Memorial Day 2021

For many, Memorial Day marks the unofficial beginning of summer. For others however, Memorial Day looks very different from family gatherings and department store sales. Instead, Memorial Day is the somber remembrance of those who so willingly gave their lives for this great experiment. For those who remember, Memorial Day weekend is filled with trips to cemeteries, flags at half mast, red poppies on headstones, and memories of those gone too soon. 

To begin to fulfill that which we owe to each of our fallen servicemembers, we would like to honor the following women for their sacrifice and encourage Americans to remember and share the stories of fallen heroes this Memorial Day and in the years to come. 

Today and every day we honor all those who willingly laid down their lives in service to our Country and pay special tribute to the 174 women who have given their lives since the wars in Iraq and Afghanistan began. Major McClung, Captain Moreno, and Senior Chief Kent are among the many women who answered our Nation’s call and further demonstrate the integral role of women in the preservation of our freedom.  




Five years after graduating from Mission Viejo High School in Orange County, Megan McClung was commissioned as a Marine officer. In 2005, she was deployed to Iraq as a Media Relations Officer. She had a “larger-than-life” personality and impacted everyone who had the privilege to know her. She organized the first Marine Corps Marathon in Iraq and served as the race director. Despite running with an injury, she placed among the top runners with a time of 3:44. 

On December 6th, 2006, McClung was escorting journalists into downtown Ramadi, Iraq, when her vehicle hit a roadside bomb. McClung and the two other Army soldiers inside, Captain Travis Patriquin and Specialist Vincent Pomante III, were killed instantly. 

As the first female Marine officer to be killed during Operation Iraqi Freedom, McClung’s death signified that women in the military- bare the same risks as their male colleagues. In response to the political conversation surrounding her death, Master Gunnery Sgt. John Cordero stated that serving with McClung only confirmed what he had already experienced on other deployments, “Namely, that honor, courage and commitment are not gender-specific attributes.” 



A San Diego native, Captain Jennifer Moreno accepted an ROTC Scholarship to University of San Francisco and following her graduation with a Bachelor of Science degree in Nursing, Moreno received her commission in the U.S. Army as a Second Lieutenant Nurse Corps Officer. She completed Army Airborne training, rarely attended by nurses, and volunteered to serve with the Special Operations Command. As a Cultural Support Team member attached to a Ranger Unit, her duties included medical outreach to the Afghan women and nightly Ranger-led missions.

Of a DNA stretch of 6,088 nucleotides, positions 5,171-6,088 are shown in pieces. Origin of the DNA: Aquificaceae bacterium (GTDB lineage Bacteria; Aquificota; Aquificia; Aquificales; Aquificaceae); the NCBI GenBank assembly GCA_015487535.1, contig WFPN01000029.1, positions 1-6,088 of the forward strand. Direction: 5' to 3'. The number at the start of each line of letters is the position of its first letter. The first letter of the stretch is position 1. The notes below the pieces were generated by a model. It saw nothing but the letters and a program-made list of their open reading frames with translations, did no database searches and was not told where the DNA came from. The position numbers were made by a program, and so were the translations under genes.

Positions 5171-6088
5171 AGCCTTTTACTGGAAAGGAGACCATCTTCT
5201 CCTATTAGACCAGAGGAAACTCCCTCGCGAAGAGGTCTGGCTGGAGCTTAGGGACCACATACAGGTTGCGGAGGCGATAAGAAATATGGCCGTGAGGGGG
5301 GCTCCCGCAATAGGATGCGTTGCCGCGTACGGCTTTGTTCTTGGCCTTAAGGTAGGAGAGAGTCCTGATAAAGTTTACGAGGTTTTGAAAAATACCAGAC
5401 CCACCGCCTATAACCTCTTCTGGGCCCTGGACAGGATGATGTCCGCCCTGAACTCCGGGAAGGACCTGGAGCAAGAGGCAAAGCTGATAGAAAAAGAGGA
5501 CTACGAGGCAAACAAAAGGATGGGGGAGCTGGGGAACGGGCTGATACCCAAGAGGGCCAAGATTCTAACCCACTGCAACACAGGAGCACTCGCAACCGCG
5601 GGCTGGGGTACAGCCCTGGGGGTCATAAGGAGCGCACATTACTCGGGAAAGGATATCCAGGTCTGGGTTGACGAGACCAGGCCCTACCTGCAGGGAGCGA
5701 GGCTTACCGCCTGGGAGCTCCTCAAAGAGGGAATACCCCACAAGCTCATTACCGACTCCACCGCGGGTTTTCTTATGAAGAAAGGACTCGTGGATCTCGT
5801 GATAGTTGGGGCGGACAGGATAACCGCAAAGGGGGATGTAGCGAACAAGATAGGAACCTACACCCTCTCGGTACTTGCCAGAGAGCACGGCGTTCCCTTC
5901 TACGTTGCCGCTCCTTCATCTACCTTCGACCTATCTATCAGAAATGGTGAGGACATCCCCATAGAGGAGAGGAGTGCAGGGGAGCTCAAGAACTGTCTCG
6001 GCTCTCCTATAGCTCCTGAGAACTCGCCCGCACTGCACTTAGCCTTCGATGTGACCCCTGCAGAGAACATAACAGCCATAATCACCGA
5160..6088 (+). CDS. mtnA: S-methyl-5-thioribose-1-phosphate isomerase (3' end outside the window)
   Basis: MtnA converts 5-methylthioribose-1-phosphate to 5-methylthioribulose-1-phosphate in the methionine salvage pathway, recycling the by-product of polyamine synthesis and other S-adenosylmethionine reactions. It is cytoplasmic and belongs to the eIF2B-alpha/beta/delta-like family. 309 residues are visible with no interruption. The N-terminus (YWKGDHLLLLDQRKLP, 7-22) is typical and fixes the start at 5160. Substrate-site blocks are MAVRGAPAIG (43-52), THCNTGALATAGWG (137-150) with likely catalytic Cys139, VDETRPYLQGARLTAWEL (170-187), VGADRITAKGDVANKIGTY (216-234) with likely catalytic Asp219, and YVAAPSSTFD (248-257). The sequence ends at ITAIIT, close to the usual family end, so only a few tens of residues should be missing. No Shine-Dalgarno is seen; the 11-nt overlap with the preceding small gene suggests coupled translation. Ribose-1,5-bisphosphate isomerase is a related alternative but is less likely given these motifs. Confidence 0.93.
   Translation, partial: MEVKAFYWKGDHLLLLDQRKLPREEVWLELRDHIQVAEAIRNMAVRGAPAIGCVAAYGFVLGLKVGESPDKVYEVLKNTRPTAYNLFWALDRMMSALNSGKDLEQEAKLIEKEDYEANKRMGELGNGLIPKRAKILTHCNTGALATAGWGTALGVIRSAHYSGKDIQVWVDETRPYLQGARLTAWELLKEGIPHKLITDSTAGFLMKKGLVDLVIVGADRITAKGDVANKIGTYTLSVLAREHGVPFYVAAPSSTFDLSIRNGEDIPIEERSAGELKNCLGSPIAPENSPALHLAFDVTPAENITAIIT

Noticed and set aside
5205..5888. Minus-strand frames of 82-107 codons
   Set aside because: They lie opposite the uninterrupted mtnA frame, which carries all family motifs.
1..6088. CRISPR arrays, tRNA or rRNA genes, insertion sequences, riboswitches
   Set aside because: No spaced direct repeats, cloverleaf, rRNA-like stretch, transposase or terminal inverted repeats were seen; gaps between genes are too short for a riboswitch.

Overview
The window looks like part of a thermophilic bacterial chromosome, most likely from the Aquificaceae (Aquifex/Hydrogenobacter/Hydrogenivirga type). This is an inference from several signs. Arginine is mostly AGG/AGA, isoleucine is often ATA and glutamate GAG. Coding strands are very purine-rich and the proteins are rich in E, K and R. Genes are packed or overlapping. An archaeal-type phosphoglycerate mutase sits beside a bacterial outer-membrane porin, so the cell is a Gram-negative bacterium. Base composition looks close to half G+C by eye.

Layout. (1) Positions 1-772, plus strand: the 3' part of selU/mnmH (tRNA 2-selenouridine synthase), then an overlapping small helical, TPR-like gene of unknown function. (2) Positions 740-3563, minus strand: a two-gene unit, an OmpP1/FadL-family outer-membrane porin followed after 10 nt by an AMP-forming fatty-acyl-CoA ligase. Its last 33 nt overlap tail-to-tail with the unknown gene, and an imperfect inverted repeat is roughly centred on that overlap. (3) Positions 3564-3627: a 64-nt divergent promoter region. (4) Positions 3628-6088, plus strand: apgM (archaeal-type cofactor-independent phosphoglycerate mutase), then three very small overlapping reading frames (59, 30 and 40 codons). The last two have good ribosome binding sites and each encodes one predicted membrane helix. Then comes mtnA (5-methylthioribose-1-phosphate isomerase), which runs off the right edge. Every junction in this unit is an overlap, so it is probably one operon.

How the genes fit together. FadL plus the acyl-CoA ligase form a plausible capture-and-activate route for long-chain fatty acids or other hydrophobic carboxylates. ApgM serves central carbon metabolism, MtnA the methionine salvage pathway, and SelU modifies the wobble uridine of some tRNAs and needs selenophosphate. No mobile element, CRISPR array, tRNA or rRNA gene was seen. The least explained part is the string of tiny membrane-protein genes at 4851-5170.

On October 6, 2013, Moreno and her teammates were conducting a night mission when a suicide bomber initiated an ambush. During the last moments of Moreno’s life, she reportedly was given two separate orders. One was a call to help a wounded soldier struck by a blast in field riddled with explosives at a bomb-making compound. The other order was to stay in place. Moreno’s courage and selflessness cost her life as she ran back “into hell” to help the trapped soldier. At only 25, she sacrificed everything she had so that others might live. The explosives that detonated in the compound were originally intended for civilians, thus it is incalculable how many other lives were spared that night.  

Moreno was posthumously promoted to Captain and awarded the Combat Action Badge, Bronze Star Medal, and the Purple Heart. Moreno was the first combat casualty to be buried at Fort Rosecrans National Cemetery in San Diego since the Post-9/11 conflicts began. 



As a cryptological technician for the Navy, Shannon Kent worked alongside SEAL teams in Iraq and Syria to find and eliminate increasing threats. Kent worked closely with Special Operations Forces and “contributed directly to the capture of hundreds of enemy insurgents.” Kent played a pivotal role in increasing the effectiveness and performance of the Joint Special Operations Command (JSOC) task force leading to initiatives for broader implementation of females in Special Operations Forces (SOF) for many years.  

In 2018, Kent was admitted to the highly selective Uniformed Services University’s Ph. D program. A month later however, she was informed that a previous cancer diagnosis made her ineligible to become an officer and therefor ineligible for the program. Frustrated that she and others were “fit for combat but not to be an officer”, Kent brought the issue all the way to the U.S. Congress. While she created movement around the issue, it would not be until after her death that any lasting changes were made. 

On January 16th, 2019, Kent and three other Americans were killed in a suicide bombing in Manbij, Syria. Three weeks after her death, Kent was the first enlisted sailor in U.S. Navy history to be given a memorial service at the Naval Academy’s chapel in Annapolis, Maryland. She left behind her husband and two sons. 


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    Meet Major General Marcia Anderson. In 2011, Ander Meet Major General Marcia Anderson. In 2011, Anderson became the first African American woman in the United States Army’s history to achieve the rank of Major General in the United States Army Reserve. Her last two assignments before her retirement were Deputy Commanding General, U.S. Army Human Resources Command and Deputy Chief, U.S. Army Reserve. In this role, Anderson, had oversight for the planning, programming and resource management for the execution of an Army Reserve budget of $8 billion that supported over 225,000 Army Reserve Soldiers, civilians and their families. 

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